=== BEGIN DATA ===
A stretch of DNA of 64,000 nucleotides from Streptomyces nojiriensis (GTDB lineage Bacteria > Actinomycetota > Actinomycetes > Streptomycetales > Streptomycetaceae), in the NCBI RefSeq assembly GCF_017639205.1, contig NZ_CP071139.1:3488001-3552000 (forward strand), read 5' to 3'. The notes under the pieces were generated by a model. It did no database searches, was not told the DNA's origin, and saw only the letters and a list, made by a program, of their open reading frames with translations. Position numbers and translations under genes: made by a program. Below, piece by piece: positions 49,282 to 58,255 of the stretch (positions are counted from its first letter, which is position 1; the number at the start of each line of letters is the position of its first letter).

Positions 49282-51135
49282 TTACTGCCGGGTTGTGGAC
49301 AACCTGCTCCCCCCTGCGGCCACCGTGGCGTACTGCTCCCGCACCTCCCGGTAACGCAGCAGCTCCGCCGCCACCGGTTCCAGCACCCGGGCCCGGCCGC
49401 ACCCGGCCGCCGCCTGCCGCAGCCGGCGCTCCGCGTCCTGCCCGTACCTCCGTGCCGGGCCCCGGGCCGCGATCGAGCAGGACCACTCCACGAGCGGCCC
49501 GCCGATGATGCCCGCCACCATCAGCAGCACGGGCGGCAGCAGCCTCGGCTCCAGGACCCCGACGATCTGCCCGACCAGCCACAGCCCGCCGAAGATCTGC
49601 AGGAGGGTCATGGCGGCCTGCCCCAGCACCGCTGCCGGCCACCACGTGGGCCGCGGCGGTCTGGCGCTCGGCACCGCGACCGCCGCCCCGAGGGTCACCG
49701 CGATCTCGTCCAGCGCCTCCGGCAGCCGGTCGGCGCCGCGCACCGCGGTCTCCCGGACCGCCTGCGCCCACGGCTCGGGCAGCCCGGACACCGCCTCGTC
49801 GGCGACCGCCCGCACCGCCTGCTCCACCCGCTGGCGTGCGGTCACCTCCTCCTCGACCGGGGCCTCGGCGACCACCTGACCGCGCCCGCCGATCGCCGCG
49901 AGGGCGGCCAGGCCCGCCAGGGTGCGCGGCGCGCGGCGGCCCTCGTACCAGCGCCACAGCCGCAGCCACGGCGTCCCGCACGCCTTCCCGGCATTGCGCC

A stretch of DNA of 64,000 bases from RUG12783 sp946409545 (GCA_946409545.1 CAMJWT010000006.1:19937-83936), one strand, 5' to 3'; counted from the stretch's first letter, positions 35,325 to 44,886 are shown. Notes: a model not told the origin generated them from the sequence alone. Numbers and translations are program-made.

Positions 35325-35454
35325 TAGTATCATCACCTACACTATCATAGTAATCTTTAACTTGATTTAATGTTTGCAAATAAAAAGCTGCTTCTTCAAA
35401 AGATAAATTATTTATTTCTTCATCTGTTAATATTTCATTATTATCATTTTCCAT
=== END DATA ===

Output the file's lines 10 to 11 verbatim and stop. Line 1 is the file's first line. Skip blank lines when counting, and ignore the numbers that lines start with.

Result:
49901 AGGGCGGCCAGGCCCGCCAGGGTGCGCGGCGCGCGGCGGCCCTCGTACCAGCGCCACAGCCGCAGCCACGGCGTCCCGCACGCCTTCCCGGCATTGCGCC

A stretch of DNA of 64,000 bases from RUG12783 sp946409545 (GCA_946409545.1 CAMJWT010000006.1:19937-83936), one strand, 5' to 3'; counted from the stretch's first letter, positions 35,325 to 44,886 are shown. Notes: a model not told the origin generated them from the sequence alone. Numbers and translations are program-made.